"We believe the allegations are without merit and we will defend ourselves vigorously," Facebook said in an emailed statement.

Join the newsletter!

Or

Sign up to gain exclusive access to email subscriptions, event invitations, competitions, giveaways, and much more.

Membership is free, and your security and privacy remain protected. View our privacy policy before signing up.

Error: Please check your email address.
Show Comments

Blog Posts

5 cornerstones of a strong digital culture

Creating a strong company culture may sound like a daunting task, but it’s actually pretty straightforward. In fact, company culture is created in exactly the same fashion as a religion or democracy. Behaviours created from the organisation’s inception are reinforced over time by leadership, attracting like-minded people and eventually reaching critical mass to become an accepted ‘truth’.

Anthony Stevens

Founder and CEO, Digital Asset Ventures

Should you rebuild your company’s tech stack in blockchain?

The question I get asked most regularly these days is: ‘Do I need to rebuild my company’s systems on Blockchain?’ And the answer, every time, is ‘No, you’re asking the wrong question’.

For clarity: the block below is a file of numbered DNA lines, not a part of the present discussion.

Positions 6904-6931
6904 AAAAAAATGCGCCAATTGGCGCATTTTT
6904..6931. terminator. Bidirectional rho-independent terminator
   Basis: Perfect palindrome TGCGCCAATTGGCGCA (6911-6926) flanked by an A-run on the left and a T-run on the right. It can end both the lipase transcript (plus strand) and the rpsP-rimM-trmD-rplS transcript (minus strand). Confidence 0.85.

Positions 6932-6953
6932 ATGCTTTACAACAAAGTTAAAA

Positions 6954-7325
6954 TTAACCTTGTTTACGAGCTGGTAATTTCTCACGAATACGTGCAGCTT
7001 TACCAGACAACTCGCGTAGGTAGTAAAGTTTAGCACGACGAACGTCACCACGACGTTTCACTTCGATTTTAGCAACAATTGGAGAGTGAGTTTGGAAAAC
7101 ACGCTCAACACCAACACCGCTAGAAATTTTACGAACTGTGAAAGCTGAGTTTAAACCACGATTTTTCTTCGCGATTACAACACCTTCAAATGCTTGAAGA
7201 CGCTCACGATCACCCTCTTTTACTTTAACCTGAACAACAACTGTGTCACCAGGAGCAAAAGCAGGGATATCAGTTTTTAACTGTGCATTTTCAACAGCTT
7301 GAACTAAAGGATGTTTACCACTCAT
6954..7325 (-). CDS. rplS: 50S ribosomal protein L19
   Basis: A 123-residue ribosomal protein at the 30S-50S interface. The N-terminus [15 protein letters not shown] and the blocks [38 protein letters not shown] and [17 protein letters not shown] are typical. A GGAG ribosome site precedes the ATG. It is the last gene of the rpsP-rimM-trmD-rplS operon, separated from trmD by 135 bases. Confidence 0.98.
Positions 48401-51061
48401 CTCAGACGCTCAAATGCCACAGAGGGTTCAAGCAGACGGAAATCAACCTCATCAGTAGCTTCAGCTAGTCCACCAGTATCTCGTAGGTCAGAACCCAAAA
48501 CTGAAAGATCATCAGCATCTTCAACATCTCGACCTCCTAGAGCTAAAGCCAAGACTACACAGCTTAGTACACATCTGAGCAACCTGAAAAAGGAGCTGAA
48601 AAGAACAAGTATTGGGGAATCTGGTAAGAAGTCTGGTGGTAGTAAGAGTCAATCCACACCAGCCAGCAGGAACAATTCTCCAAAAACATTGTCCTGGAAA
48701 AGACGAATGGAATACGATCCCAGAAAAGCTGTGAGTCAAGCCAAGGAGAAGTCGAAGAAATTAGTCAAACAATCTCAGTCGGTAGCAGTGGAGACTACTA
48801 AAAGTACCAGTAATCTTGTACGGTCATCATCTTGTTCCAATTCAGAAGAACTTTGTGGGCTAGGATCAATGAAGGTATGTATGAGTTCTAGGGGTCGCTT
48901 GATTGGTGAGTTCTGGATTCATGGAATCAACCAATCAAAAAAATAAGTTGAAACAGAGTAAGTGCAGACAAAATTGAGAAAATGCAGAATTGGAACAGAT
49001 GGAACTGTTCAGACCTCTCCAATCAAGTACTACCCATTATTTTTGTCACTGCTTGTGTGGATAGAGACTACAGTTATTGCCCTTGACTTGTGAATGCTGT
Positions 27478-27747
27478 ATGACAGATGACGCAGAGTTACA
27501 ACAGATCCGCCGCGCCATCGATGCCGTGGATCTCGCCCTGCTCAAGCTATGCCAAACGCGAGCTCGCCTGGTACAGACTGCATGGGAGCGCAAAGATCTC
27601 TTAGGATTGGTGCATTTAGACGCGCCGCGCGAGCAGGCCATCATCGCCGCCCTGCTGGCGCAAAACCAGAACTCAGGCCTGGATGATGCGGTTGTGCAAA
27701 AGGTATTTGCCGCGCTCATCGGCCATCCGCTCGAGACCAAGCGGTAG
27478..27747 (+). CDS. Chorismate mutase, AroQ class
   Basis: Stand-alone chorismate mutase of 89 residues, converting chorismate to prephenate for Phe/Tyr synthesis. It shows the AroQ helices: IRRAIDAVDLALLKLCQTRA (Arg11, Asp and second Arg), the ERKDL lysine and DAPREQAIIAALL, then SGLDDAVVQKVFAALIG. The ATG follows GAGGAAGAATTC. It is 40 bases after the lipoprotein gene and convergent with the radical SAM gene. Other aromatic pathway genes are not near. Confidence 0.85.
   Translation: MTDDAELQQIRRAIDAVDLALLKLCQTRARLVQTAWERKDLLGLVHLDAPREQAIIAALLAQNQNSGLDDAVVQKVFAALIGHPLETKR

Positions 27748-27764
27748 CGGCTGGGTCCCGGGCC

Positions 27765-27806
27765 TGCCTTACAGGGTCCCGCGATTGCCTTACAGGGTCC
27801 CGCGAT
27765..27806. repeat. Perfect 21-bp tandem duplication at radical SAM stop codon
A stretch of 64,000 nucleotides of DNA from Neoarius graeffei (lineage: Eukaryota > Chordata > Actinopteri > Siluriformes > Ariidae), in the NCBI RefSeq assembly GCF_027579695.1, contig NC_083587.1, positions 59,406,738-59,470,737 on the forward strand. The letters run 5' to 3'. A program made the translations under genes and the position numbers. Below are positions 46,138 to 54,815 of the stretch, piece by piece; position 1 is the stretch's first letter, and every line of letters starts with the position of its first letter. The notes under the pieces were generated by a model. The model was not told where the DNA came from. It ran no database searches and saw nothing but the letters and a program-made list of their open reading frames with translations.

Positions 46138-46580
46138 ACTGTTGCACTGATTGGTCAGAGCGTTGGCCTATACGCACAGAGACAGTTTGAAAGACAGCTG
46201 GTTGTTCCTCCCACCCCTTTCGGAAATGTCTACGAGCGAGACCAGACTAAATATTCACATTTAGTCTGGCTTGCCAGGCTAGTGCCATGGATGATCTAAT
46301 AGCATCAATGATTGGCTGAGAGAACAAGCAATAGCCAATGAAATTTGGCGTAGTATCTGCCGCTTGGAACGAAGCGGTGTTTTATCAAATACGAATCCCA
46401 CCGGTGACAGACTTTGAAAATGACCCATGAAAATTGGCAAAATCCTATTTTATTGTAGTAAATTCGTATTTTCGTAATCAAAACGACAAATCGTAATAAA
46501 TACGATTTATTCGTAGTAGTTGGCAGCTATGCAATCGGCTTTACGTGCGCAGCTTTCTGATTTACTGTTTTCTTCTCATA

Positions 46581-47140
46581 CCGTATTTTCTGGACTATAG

Michelle O'Keeffe

CEO, Engaging.io

Customer value proposition: Getting the brand promise to your customers right

Throughout my career, I have witnessed a litany of brand names that profess to have a unique customer value proposition (CVP). In reality, however, they’ve had little more than a ‘value proposition’: A simple list of benefits applied to a general audience.

Ric Navarro

Global director of marketing and communications, Norman, Disney & Young

What is your opinion about chatbots serving your customers? My belief is bots are going to be the future of customer service and fulfilme...

Giridhar Prathap Reddy

NAB taps power of AI chatbots for business customer service

Read more

Thanks for writing about chatbots. Definitely bots have the exciting future when it comes to customer engagement, transactional and conve...

Giridhar Prathap Reddy

Deloitte TMT Predictions: AR and mobile crucial for marketing success in 2018

Read more

Hi there! Thanks for this interesting article! I love to read about new technology and software that makes our lives easier. I'm looking ...

Julia Summer

Wartsila overhauls Web platforms to create ‘seamless’ brand experience across all devices

Read more

RE: Sales and marketing SLAs, often the choke point isn't the teams but them getting the data into the tools they want to use with the da...

Ed Fry

Why sales and marketing alignment is more important than ever

Read more

Thank you for the good and very helpful information. It is very interesting. I love all the things you share and see your beautiful creat...

รัตนาวดี ภูมิวรรณ

Former eHarmony marketing chief joins telco startup

Read more

Latest Podcast

More podcasts

Sign in